Computer Laboratory

MPhil, Part III, and Part II Project Suggestions (2017-2018)











Please contact Eiko Yoneki (email: if you are interested in any project below.

1.  Dynamic Task Scheduling on Heterogeneous CPU/GPU Environment using ML for Parallel Processing

Contact: Eiko Yoneki

In this project, various aspects of parallel processing will be explored using a new generation of CPU/GPU integrated board. We use NVIDIA’s Jetson X2. This new GPUs makes it possible to cluster the GPU nodes for different scale of parallel processing. Various applications running over X2 will be investigated including graph processing and neural network training using the Tensorflow framework. Graph processing can take advantage of processor heterogeneity to adapt to structural data patterns. The overall aim of graph processing can be seen as scheduling irregular tasks to optimise data-parallel heterogeneous graph processing, by analysing the graph at runtime and dispatching graph elements to appropriate computation. Various task scheduling strategies over NN applications could be explored such as mixture of model parallelism and data parallelism.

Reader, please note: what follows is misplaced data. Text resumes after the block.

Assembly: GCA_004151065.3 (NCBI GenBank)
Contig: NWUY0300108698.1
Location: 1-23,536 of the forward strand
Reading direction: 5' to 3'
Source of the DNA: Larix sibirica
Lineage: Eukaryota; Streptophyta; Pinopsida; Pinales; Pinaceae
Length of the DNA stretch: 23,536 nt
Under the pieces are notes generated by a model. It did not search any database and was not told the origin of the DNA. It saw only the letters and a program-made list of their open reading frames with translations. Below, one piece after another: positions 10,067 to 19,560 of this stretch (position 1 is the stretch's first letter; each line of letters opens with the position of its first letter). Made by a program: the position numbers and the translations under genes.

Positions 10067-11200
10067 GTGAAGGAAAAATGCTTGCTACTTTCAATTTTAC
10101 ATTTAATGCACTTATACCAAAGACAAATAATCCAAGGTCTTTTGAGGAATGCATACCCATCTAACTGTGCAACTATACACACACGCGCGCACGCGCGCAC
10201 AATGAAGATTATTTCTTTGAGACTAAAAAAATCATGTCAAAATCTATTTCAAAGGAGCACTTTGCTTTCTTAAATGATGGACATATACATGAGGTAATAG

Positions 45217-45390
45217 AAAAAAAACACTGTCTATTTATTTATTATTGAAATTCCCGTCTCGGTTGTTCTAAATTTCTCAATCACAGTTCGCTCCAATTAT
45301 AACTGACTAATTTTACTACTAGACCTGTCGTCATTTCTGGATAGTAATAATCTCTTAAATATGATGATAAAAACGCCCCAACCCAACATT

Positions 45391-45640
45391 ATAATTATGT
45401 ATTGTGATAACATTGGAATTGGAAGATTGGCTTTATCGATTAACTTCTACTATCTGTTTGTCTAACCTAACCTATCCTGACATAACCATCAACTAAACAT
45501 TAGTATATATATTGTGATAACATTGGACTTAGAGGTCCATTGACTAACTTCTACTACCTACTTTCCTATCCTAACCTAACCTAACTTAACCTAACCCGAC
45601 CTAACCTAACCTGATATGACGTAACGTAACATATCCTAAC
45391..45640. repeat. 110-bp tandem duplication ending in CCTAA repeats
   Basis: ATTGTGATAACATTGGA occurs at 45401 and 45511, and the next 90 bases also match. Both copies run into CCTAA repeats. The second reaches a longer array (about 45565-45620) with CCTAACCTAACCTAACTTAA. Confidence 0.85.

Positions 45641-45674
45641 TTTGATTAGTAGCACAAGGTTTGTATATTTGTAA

In comparison to the above approach, several types of GPU machines in cluster computing environment will be explored. Furthermore, our recent work, BOAT [1], could be used for optimisation of complex parameter space.

[1] V. Dalibard, M. Schaarschmidt, and E. Yoneki: BOAT: Building Auto-Tuners with Structured Bayesian Optimization, WWW, 2017.

2.  Distributed Stochastic Gradient Descent on Naiad

Contact: Eiko Yoneki

Naiad is a distributed system framework that allows for automatic parallelisation of programs in a distributed environment [1]. In this project, you will use the RUST implementation of NAIAD and build a distributed implementation of Stochastic Gradient Descent (SGD) [2], which is a common algorithm used in Machine Learning. The project will provide efficient parallel processing for SGD in optimised fashion, where different iterations of the algorithm for different data points can be run in parallel. An efficient distributed implementation using NAIAD can take advantage of the incremental and iterative computation. You would also write an application to evaluate the project.